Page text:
The truth is that most of us are going through our normal days not breathing correctly, and it’s draining us!
About 30 to 50% of adults routinely practice mouth breathing instead of nasal breathing (as we’re designed to do).
If you’re routinely dragging and low on energy, pay attention to your breath and how you breathe! Nasal breathing results in 10-20% improvement in oxygen uptake.
This is because it’s a vicious cycle. Not only does mouth breathing decrease oxygen and energy levels, it also erodes the quality of our sleep and even the function of our muscles, meaning even less energy and decreased athletic performance.
4. Mouth Breathing Changes the Shape of Our Face!
In his book Breath, Nestor discusses how in many other cultures and throughout history, children were commonly trained to only breathe through their nose due to the health benefits of nasal breathing. This is largely a lost “art.”
And over time, our breathing habits have literally changed the shape of our faces! Everything from our facial shape to the alignment of our teeth can be traced to the way we breathe throughout our lives.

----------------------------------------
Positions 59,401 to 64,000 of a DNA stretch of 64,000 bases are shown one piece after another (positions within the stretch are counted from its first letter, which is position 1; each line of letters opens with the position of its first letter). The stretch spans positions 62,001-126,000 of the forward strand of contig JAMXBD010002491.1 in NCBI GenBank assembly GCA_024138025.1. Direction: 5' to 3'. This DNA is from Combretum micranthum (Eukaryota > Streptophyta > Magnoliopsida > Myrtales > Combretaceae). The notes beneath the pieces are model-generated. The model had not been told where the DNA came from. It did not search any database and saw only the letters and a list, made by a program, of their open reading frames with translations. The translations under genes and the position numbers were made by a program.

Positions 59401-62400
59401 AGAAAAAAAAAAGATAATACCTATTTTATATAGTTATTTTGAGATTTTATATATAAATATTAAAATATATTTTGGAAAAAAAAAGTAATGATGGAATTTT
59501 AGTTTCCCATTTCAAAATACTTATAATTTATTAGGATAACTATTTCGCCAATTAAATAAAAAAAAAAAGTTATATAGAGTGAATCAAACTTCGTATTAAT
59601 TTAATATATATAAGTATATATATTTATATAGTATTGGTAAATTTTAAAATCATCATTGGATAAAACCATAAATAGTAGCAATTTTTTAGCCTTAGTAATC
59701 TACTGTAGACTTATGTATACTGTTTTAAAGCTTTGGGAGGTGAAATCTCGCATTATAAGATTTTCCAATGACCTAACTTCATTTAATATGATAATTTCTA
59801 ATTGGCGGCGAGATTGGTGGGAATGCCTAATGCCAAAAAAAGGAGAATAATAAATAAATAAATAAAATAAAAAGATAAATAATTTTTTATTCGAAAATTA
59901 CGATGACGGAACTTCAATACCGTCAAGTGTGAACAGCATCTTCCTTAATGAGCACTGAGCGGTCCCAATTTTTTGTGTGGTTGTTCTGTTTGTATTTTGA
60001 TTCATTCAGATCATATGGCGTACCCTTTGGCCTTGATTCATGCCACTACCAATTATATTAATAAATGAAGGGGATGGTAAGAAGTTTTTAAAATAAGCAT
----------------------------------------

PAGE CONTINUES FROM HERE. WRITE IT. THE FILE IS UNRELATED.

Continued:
This means it’s never too early to start teaching children the benefits of nasal breathing to help them avoid issues down the road.
It’s never too early to teach kids the practice of mindfulness, either! Here Are 15 Fantastic Ways to Teach Mindfulness to Kids
So Why Don’t We All Practice Nasal Breathing Instead of Mouth Breathing?
As Nestor points out in Breath, everyone from ancient Greeks to Native Americans, Buddhists, and the Chinese as far back as 400BCE all preached the importance and benefits of nasal breathing.
They considered it a primary form of medicine, and they considered mouth breathing to be a form of poison!
So why is it that 80% of us now breathe incorrectly? And struggle with breathing-related conditions like sleep apnea, asthma, or disruptive snoring?
According to Nestor, much of the lack of focus on nasal breathing is because scientists and doctors often dismiss the importance of breathing – considering it airy or woo-woo.
There have been many others, though, who revered breathing and proved the benefits of nasal breathing in their clients. Nestor shares stories of choral teachers who not only helped their students improve their voice, but also helped patients reverse the course of their diseased lungs with proper breathing.